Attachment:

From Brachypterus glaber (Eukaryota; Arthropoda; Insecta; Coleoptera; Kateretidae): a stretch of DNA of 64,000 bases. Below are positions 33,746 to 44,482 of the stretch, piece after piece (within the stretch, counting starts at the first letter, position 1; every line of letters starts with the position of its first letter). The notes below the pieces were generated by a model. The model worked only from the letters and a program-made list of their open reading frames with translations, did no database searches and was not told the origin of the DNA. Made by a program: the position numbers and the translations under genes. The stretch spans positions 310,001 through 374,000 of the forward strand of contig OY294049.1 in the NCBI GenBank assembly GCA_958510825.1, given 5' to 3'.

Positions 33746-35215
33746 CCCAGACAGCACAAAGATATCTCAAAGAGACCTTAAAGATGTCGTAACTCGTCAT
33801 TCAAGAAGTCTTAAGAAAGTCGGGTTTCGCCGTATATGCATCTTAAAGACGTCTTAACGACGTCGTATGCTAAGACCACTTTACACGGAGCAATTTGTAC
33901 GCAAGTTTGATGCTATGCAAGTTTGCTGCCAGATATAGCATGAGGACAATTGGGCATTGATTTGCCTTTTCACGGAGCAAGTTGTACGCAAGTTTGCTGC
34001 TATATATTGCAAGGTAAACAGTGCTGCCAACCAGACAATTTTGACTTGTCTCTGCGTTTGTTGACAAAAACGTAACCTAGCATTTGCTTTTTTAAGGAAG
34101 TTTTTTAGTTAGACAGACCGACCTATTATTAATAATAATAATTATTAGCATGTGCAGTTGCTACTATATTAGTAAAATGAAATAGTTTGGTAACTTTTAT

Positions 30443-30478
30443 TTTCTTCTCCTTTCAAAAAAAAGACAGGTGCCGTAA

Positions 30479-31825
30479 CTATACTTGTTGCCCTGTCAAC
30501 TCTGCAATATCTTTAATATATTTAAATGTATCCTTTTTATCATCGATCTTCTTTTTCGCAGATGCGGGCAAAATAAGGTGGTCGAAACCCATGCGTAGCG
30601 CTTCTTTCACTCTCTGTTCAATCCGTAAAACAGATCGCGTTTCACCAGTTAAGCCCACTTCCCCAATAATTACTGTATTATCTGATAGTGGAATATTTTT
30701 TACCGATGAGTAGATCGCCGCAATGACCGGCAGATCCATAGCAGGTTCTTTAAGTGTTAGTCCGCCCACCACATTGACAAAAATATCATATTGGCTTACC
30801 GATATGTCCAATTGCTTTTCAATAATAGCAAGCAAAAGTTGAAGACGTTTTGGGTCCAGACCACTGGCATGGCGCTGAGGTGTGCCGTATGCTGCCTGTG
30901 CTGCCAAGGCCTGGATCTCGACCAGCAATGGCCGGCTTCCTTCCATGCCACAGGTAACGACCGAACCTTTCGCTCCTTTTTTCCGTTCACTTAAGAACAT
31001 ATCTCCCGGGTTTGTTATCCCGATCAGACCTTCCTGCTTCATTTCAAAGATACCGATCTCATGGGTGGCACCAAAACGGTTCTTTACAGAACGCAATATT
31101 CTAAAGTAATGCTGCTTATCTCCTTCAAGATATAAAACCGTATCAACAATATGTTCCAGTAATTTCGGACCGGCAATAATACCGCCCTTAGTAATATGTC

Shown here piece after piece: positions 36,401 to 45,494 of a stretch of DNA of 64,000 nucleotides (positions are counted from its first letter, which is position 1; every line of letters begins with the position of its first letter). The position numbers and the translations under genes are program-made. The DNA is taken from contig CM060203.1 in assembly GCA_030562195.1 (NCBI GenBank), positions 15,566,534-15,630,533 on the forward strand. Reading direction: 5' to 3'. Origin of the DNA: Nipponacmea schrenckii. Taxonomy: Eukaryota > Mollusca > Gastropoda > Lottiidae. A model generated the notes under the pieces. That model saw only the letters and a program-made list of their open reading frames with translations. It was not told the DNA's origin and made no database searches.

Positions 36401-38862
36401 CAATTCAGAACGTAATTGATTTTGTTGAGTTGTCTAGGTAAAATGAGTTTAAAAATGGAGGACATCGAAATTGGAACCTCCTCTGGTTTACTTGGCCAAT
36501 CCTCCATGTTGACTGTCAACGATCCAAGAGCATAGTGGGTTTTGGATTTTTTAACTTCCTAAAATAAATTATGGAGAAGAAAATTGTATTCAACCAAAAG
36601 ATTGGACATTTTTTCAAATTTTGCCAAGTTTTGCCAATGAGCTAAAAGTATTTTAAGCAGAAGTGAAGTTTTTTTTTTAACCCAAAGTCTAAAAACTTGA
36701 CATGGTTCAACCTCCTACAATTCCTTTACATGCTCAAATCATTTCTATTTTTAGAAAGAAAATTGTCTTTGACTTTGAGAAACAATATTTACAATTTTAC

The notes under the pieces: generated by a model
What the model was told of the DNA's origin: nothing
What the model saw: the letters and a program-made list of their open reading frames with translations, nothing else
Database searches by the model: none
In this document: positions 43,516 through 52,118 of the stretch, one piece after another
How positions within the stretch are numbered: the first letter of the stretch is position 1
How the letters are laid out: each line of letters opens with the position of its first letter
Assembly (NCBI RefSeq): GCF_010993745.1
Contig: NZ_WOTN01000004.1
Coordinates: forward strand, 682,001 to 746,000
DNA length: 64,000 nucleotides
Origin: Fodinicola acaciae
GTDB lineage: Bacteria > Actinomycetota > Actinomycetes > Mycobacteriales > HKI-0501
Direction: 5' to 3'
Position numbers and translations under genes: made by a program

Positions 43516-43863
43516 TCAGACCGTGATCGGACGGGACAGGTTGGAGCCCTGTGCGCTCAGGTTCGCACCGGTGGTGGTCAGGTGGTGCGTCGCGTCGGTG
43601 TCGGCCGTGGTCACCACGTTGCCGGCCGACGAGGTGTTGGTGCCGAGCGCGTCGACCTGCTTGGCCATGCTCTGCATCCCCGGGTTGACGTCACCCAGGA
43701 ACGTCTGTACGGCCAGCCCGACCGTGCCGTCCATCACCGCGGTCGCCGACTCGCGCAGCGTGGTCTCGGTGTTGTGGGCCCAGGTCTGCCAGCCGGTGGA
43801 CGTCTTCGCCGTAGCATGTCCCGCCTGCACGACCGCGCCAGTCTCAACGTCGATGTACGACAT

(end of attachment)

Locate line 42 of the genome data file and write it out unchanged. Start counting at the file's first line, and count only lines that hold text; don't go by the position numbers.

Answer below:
43601 TCGGCCGTGGTCACCACGTTGCCGGCCGACGAGGTGTTGGTGCCGAGCGCGTCGACCTGCTTGGCCATGCTCTGCATCCCCGGGTTGACGTCACCCAGGA